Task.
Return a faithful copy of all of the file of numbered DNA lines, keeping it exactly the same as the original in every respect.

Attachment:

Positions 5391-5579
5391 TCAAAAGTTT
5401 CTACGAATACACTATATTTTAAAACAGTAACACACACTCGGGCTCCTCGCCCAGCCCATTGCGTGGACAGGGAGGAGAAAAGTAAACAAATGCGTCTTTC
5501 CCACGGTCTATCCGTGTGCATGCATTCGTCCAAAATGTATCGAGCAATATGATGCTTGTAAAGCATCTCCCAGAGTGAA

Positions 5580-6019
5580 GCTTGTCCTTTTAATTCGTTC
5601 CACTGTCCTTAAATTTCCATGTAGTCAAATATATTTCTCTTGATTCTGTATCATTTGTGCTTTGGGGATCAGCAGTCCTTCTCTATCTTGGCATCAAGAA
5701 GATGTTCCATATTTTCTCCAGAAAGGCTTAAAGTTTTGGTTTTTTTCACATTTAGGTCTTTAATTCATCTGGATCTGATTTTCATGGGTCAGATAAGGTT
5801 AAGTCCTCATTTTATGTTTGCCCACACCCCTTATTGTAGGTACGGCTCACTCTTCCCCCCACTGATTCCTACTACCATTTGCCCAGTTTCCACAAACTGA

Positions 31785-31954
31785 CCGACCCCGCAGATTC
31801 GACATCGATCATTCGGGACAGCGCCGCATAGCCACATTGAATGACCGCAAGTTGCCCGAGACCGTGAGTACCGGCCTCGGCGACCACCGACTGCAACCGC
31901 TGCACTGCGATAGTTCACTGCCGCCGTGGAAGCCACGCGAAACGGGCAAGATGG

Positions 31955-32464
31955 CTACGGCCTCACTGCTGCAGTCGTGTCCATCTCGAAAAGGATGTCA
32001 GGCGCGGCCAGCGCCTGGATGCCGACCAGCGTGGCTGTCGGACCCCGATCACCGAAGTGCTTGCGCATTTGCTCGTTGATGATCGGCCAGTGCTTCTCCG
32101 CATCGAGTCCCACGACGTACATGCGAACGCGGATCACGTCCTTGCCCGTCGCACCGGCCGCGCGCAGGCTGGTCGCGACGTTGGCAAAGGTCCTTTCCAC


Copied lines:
Positions 5391-5579
5391 TCAAAAGTTT
5401 CTACGAATACACTATATTTTAAAACAGTAACACACACTCGGGCTCCTCGCCCAGCCCATTGCGTGGACAGGGAGGAGAAAAGTAAACAAATGCGTCTTTC
5501 CCACGGTCTATCCGTGTGCATGCATTCGTCCAAAATGTATCGAGCAATATGATGCTTGTAAAGCATCTCCCAGAGTGAA

Positions 5580-6019
5580 GCTTGTCCTTTTAATTCGTTC
5601 CACTGTCCTTAAATTTCCATGTAGTCAAATATATTTCTCTTGATTCTGTATCATTTGTGCTTTGGGGATCAGCAGTCCTTCTCTATCTTGGCATCAAGAA
5701 GATGTTCCATATTTTCTCCAGAAAGGCTTAAAGTTTTGGTTTTTTTCACATTTAGGTCTTTAATTCATCTGGATCTGATTTTCATGGGTCAGATAAGGTT
5801 AAGTCCTCATTTTATGTTTGCCCACACCCCTTATTGTAGGTACGGCTCACTCTTCCCCCCACTGATTCCTACTACCATTTGCCCAGTTTCCACAAACTGA

Positions 31785-31954
31785 CCGACCCCGCAGATTC
31801 GACATCGATCATTCGGGACAGCGCCGCATAGCCACATTGAATGACCGCAAGTTGCCCGAGACCGTGAGTACCGGCCTCGGCGACCACCGACTGCAACCGC
31901 TGCACTGCGATAGTTCACTGCCGCCGTGGAAGCCACGCGAAACGGGCAAGATGG

Positions 31955-32464
31955 CTACGGCCTCACTGCTGCAGTCGTGTCCATCTCGAAAAGGATGTCA
32001 GGCGCGGCCAGCGCCTGGATGCCGACCAGCGTGGCTGTCGGACCCCGATCACCGAAGTGCTTGCGCATTTGCTCGTTGATGATCGGCCAGTGCTTCTCCG
32101 CATCGAGTCCCACGACGTACATGCGAACGCGGATCACGTCCTTGCCCGTCGCACCGGCCGCGCGCAGGCTGGTCGCGACGTTGGCAAAGGTCCTTTCCAC